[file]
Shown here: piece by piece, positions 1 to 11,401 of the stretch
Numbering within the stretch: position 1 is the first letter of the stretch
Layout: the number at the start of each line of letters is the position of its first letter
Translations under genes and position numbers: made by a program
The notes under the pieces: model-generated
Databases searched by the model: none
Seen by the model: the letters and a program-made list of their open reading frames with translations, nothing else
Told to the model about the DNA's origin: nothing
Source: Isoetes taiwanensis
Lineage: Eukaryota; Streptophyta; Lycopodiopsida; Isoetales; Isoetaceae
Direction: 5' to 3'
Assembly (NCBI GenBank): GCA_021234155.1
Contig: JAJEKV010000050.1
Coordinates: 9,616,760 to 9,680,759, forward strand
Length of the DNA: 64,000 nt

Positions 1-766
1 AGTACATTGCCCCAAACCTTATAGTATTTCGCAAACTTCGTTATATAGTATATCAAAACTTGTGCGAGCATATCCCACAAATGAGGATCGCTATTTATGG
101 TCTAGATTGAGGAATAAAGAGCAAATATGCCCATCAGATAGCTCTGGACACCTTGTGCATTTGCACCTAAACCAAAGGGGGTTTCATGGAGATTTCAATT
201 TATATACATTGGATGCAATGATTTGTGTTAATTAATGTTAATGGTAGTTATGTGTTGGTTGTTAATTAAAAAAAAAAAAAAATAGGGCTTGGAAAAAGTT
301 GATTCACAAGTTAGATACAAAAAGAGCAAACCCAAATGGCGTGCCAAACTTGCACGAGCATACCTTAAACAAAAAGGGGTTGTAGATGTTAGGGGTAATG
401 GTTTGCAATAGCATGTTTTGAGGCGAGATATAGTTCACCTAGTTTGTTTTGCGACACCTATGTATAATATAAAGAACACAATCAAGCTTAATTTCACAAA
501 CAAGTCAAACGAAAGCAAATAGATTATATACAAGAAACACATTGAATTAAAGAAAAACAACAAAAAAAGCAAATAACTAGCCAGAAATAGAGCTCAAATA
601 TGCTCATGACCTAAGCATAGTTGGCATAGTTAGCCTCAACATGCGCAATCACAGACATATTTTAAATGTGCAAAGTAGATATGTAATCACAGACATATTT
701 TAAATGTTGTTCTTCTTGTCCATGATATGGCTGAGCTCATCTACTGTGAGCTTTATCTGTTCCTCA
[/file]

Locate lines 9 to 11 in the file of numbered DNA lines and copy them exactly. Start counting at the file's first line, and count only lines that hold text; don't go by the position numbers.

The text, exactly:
Source: Isoetes taiwanensis
Lineage: Eukaryota; Streptophyta; Lycopodiopsida; Isoetales; Isoetaceae
Direction: 5' to 3'